Difference between revisions of "I3/Beginners Customization Guide"

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== Compositing ==
  
 
== See also ==
 
== See also ==

Revision as of 06:14, 30 July 2013


i3 is a dynamic tiling window manager. i3 is very fast and powerful. To be most productive you will want to configure it to your liking. This guide will assist you in your i3 desktop customization. If you are accustomed to using a full Desktop Environment like Gnome, KDE, or Xfce this will greatly help to ease the transition to i3.

Prerequisits

You should have already installed the i3 window manager from the official repositories. If not, Please see I3 for installation instructions.

It is also strongly recommended to read the official i3 User Guide

Configuration

i3statusbar

First we need to copy over the default configuration files that we will be working with to our home directory.

cp /etc/i3/config ~/.i3/config
cp /etc/i3status.conf ~/.i3status.conf

Network Interface Status

Now we can fix the status bar (i3status) at the bottom of the screen. If you recently installed Arch Linux then you will be using the new systemd/udev Predictable Network Interface Naming scheme. As a result we need to change the references for eth0 (ethernet) and wlan0 (wireless) to match your system. To view your available network interfaces use the command ip link

Here is an example output of what you will see:

1: lo: <LOOPBACK,UP,LOWER_UP> mtu 65536 qdisc noqueue state UNKNOWN mode DEFAULT
   link/loopback 00:00:00:00:00:00 brd 00:00:00:00:00:00
2: enp6s0: <NO-CARRIER,BROADCAST,MULTICAST,UP> mtu 1500 qdisc pfifo_fast state DOWN mode DEFAULT qlen 1000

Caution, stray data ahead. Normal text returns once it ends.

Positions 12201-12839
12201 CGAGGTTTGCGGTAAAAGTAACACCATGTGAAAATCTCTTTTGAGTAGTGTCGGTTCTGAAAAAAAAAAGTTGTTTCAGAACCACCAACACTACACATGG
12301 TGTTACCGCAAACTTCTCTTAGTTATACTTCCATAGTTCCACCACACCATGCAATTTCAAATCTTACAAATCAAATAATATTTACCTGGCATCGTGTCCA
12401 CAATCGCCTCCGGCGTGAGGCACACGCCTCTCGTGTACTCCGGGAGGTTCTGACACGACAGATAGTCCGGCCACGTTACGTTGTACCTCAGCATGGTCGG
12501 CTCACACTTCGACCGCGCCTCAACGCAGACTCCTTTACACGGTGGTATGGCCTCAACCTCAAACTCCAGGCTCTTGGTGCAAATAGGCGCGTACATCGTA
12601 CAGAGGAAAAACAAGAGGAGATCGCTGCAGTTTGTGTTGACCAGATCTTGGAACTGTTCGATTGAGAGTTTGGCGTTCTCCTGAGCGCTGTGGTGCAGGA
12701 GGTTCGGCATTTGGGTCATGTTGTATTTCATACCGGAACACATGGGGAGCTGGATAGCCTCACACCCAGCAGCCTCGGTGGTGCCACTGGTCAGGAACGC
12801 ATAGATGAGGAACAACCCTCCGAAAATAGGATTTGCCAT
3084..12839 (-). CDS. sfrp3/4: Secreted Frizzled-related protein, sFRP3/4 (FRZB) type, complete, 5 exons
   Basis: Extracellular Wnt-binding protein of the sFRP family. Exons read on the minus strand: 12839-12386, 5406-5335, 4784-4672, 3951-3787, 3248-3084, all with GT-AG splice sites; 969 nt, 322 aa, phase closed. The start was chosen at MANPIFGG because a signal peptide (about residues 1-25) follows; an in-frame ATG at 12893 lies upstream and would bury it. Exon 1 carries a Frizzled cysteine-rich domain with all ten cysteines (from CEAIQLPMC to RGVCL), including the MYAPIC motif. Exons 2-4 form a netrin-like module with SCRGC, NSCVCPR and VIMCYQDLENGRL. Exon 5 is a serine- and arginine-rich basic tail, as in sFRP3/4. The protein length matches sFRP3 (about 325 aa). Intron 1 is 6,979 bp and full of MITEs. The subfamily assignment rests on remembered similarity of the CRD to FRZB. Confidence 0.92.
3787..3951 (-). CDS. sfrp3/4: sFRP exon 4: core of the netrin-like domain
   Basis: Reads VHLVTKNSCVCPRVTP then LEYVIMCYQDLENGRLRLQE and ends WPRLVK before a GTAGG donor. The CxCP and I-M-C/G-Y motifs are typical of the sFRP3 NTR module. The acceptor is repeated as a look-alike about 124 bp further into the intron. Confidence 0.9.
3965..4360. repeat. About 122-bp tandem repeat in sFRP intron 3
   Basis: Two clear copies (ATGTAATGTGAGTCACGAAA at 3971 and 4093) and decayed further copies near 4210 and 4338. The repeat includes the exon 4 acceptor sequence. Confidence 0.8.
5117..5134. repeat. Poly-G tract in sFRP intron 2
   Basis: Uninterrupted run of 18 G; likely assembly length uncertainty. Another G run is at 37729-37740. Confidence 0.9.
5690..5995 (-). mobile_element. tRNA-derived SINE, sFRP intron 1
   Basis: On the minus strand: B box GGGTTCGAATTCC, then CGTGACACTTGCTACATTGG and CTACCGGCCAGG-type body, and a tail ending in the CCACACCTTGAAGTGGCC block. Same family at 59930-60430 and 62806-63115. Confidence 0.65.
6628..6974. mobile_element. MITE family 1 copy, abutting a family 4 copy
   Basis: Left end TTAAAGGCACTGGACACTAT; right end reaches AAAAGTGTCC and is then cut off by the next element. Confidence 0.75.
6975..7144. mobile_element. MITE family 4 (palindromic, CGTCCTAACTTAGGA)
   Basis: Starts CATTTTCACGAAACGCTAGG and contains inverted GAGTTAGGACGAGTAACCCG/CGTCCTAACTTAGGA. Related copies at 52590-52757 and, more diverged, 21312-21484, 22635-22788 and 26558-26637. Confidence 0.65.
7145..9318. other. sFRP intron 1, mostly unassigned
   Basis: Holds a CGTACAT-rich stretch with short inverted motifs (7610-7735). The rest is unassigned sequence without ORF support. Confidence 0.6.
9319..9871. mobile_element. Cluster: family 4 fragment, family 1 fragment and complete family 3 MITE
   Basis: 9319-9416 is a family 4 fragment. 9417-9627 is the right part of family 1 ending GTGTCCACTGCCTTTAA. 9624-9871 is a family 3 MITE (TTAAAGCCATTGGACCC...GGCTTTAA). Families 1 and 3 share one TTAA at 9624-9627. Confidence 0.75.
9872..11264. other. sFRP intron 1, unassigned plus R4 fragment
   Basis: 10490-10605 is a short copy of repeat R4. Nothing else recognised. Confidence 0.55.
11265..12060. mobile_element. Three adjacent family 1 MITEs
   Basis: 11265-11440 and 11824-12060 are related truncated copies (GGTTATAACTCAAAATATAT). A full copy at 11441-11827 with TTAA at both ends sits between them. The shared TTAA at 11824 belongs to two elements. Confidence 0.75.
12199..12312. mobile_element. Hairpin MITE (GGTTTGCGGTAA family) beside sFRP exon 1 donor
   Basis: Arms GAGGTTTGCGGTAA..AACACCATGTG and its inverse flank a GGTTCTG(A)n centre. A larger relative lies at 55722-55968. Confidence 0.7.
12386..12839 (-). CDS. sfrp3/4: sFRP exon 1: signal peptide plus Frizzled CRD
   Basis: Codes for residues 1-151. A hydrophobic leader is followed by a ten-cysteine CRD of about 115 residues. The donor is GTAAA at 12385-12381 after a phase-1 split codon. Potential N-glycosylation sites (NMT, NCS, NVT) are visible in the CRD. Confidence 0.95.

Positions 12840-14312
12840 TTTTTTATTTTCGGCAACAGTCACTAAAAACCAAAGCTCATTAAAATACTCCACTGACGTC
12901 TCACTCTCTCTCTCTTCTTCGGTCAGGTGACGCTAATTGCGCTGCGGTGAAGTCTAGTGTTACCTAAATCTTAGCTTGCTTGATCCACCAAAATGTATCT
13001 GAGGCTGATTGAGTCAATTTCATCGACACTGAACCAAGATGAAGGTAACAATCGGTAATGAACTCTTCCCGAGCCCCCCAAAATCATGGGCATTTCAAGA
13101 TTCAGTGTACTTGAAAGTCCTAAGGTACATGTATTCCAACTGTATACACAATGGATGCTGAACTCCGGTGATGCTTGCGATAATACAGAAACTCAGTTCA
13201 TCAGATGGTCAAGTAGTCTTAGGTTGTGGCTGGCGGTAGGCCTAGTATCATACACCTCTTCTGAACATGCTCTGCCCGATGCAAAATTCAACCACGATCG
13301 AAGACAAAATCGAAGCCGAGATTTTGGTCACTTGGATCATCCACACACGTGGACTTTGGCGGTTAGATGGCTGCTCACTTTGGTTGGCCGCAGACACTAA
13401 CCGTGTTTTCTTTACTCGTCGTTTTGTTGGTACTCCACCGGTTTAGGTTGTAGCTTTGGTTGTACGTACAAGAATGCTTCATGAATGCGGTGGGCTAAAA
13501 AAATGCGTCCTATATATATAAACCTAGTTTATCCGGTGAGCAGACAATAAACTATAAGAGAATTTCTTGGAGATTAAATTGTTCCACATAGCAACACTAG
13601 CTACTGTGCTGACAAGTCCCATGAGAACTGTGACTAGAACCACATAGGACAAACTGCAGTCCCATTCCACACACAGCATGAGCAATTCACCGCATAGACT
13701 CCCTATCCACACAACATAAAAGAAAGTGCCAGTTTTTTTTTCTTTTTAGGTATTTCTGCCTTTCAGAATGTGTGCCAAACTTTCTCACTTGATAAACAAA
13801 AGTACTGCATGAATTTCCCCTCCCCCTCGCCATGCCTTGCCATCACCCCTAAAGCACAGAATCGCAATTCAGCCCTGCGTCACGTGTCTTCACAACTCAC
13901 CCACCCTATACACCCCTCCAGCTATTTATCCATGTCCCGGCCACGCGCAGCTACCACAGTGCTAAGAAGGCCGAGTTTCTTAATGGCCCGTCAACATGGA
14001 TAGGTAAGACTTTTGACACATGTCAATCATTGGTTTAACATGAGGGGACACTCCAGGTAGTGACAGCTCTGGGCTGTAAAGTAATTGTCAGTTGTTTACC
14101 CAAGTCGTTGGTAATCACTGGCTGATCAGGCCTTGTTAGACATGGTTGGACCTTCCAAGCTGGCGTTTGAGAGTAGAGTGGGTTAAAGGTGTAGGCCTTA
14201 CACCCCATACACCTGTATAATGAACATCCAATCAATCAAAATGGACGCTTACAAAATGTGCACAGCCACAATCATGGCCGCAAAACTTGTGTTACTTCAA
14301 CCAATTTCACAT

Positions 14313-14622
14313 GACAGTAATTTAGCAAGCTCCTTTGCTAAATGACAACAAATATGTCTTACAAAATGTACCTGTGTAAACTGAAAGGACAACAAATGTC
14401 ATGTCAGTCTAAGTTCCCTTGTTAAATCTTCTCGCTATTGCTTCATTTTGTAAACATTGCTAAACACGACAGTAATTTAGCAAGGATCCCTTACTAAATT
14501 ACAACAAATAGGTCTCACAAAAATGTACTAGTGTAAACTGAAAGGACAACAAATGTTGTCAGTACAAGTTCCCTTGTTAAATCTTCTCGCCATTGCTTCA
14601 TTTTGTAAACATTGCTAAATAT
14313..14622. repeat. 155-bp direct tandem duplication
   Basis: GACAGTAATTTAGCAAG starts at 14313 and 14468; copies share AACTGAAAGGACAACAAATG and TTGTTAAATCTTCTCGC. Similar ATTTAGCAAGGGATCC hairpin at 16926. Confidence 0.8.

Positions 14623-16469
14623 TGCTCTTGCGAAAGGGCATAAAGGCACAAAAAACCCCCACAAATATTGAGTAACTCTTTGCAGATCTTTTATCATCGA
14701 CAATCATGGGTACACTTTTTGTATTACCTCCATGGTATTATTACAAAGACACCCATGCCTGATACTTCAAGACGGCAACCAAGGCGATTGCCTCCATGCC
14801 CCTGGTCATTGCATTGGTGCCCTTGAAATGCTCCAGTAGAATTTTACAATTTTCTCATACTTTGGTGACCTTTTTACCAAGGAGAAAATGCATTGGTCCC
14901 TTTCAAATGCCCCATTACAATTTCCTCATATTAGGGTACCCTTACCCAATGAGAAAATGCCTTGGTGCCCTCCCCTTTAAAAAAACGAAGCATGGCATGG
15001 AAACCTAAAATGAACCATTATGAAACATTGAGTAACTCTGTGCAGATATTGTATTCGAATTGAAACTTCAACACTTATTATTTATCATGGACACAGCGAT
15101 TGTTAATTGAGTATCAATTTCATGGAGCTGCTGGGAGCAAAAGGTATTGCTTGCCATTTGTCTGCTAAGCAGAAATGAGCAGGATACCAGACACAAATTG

link/ether aa:bb:cc:dd:ee:ff brd ff:ff:ff:ff:ff:ff
3: wlp3s0: <BROADCAST,MULTICAST,UP,LOWER_UP> mtu 1500 qdisc mq state UP mode DORMANT qlen 1000
   link/ether aa:bb:cc:dd:ee:ff brd ff:ff:ff:ff:ff:ff

From the example we can see that ethernet interface is labelled enp6s0 and the wireless interface is wilp3s0. Your interface names may vary. Edit the file ~/.i3status.conf

Replace the lines:

order += "wireless wlan0"
order += "ethernet eth0"
wireless wlan0 {
wireless eth0 {

To match your corresponding network interface names:

order += "wireless wlp3s0"
order += "ethernet enp6s0"
wireless wlp3s0 {
ethernet enp6s0 {
Note: wlp3s0 and enp6s0 are only used as examples. Enter your own network interface names here. If you are using eth0 and wlan0 then you do not need to change them.

Temperature Status

If you would like to add your CPU temperature to the i3status bar simply add these lines to ~/.i3status.conf

order += "cpu_temperature 0"
cpu_temperature 0 {
        format = "T: %degrees °C"
    max_threshold = 65
        path = "/sys/devices/platform/coretemp.0/temp1_input"
}

If the temperature column complains that it cannot get the temperature value then change the path line to:

path = "/sys/class/thermal/thermal_zone0/temp"

Volume Manager

To enable easy management of your system volume, you can install a volume manager applet such as pa-applet from the AUR. This should also allow you to use your keyboards volume up, volume down, and mute keys as well as using the applet directly to manage your volume. Once it is installed add the following line to your ~/.i3/config to auto start the applet:

exec /usr/bin/pa-applet

Network Manager